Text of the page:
ANALYSIS: Premat Is Back!

  • 21/01/2013
  • By V8 Supercars
  • V8 Supercars Championship

A DIVE through the racinghistory of Alex Premat’s career is explanation enough why team owner GarryRogers – one never afraid to take a risk on a driver - has decided to retainhis services for a second season.

Rogers has stuck with hisgreat overseas experiment for a second year (as reported on this website here) andit may well be another typically savvy GRM decision from the team that brought youSteven Richards, Garth Tander, Jamie Whincup, Lee Holdsworth and MichaelCaruso, amongst others.

Put simply, 2012 was thefirst full season where Premat didn’tdrive a racing car that featured aero and mechanical grip over horsepower andlimited amounts of traction.  

Premats’ career has beendriven through open wheelers – cars with massive grip and requiring a finesseand accuracy to drive. His career was spent in cars that always had plenty of availabletyre grip, aerodynamic performance and cornering speed.

Now consigned to the DunlopSeries, the existing V8 Supercars were a unique animal to steer.

Drivers would tell you that they were brutal, requiring smooth driving tomaximise tyre life – remember, these are heavy beasts – whilst at the same timebeing aggressive behind the wheel to muscle the cars into a corner and overkerbs.

Whereas Premat could use aDTM car’s aerodynamics and massive grip generated by big tyres and Formula One-style suspension to corner quickly – a V8 Supercar was vastly differentfor the Frenchman and required a vastly different driving style to adapt.

V8 Supercars of the pastcouldn’t be thrown into a corner with a raw belief that they would grip – they neededto be slowed well into the apex before feeding 640hp to the rear wheels withoutburning up the tyres.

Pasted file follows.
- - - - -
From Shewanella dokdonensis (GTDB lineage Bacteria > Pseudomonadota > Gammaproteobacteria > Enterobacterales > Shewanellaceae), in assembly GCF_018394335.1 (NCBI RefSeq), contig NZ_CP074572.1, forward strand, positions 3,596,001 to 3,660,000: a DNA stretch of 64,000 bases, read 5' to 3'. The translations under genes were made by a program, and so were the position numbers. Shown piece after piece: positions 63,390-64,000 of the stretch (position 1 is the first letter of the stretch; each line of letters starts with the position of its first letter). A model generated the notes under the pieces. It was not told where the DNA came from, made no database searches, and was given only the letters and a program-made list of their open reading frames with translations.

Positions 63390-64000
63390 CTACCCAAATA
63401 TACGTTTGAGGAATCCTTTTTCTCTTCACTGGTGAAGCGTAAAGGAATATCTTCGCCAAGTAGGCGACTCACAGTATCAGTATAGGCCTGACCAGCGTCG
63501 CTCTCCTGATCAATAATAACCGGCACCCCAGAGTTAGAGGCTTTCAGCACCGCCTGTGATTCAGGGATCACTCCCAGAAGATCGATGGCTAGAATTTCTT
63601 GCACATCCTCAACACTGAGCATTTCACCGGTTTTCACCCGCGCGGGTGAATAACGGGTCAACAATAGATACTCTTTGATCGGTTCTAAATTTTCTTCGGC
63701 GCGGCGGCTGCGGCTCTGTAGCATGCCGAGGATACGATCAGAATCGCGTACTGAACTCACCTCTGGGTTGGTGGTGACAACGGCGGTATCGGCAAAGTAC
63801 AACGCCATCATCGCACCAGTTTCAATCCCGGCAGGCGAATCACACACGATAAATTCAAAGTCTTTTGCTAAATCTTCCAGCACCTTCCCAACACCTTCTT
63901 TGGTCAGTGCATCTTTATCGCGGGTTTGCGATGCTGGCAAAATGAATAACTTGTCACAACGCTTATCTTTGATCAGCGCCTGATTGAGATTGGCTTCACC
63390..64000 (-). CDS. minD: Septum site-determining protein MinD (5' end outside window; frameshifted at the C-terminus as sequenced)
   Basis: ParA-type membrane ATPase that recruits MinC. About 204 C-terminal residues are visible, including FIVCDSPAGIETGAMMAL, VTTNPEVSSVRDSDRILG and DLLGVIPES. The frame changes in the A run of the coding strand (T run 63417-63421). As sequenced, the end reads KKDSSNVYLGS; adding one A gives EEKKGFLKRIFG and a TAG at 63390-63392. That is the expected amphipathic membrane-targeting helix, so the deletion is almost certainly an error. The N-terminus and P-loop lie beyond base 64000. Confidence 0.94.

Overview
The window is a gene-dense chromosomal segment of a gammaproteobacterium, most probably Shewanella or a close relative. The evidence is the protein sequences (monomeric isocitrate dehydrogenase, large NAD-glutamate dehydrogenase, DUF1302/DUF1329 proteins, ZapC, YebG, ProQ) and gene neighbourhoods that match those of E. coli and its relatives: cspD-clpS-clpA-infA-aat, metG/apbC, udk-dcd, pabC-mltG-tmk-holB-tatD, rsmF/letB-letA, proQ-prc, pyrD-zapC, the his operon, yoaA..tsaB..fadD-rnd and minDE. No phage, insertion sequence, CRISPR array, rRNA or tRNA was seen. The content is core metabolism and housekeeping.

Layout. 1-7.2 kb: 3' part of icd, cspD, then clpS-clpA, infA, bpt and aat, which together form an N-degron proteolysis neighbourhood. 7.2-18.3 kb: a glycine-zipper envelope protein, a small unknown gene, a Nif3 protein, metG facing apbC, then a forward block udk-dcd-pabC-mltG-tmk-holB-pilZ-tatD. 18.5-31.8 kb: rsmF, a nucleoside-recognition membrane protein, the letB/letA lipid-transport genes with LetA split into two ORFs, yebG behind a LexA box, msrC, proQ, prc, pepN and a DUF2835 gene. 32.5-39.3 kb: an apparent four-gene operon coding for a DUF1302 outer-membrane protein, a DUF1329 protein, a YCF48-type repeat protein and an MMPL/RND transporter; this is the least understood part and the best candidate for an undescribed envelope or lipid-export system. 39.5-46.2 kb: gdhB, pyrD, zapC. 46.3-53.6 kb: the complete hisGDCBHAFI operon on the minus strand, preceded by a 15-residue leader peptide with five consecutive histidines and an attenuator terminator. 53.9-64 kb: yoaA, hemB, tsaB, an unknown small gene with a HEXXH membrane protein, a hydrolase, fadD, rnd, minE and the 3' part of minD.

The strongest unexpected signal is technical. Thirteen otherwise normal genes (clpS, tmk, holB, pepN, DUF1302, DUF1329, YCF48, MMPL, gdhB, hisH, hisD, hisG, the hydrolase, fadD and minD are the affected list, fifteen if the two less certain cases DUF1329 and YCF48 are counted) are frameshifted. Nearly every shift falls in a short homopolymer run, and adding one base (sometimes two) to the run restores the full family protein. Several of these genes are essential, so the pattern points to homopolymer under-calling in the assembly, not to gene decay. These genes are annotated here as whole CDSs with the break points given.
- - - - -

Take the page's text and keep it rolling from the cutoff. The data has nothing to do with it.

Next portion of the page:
In terms of driving style, thesecars have been so removed from other forms of Touring Car racing that driverswho have come from overseas at the top of their game to drive them have beensent home packing pretty quickly.  

British Touring CarChampions Matt Neal and Jason Plato spring to mind and only a few, like AndyPriaulx and Yvan Muller, succeeded in the cars relatively quickly after jumpinginto one for the first time.

However, Premat’s experiencedid come to the fore throughout 2012 and by the season-ending Sydney Telstra500 and after a tortuous learning experience, he was as competitive as anyone. Andwhen you are competitive you get out of the fierce mid-pack war which is whereall the damage and collisions occur.

Get out of that and youstand a much better shot at sustained success in this most competitive ofcategories – were the full field can be covered by one second or less.

Now with a (more) levelplaying field thank to Car of the Future Premat will enter the new season muchmore confident – and he will be buoyed with what he experiences when he gets behindthe wheel.

Do you remember the firstimpressions Neil Crompton and Mark Skaife both had when they first drove theHolden and Ford COTF prototypes back in Sydney, at the end of 2011? Both, to atee, said the cars had more grip. They were lighter, more nimble and even ‘pointier’.They drove more like the wings and slicks open wheelers where both served theirmotor racing apprenticeships’, racing in the Gold Star.

And that’s what will perkAlex Premat up significantly.

His career CV showcases carsjust like what those two were talking about: Formula Renault (title winner),Formula Three (Macau Grand Prix winner), GP2 (third, the same year LewisHamilton won the title) and A1 Grand Prix (helping team France to the title).

His time in DTM was spent incars that are all-but open-wheelers with carbon bodies and he impressed there,too.

V8 Supercars COTF offers alot of what Premat is used to. Those to have driven them already liken themmore to a GT car than an existing V8 Supercar and that will be music to AlexPremat’s ears.

The new cars turn, they gripand they go hard.

It could be just the tonicfor a driver who despite an incredible wealth of success and experience wasn’table to showcase what he was capable of in the challenging, old-school V8’s oflast year.

The V8’s of the future,however, are much more up his alley and could well lead Garry Rogers intosuccess that will vindicate his decision to continue Fujitsu Racing’s FrenchConnection.

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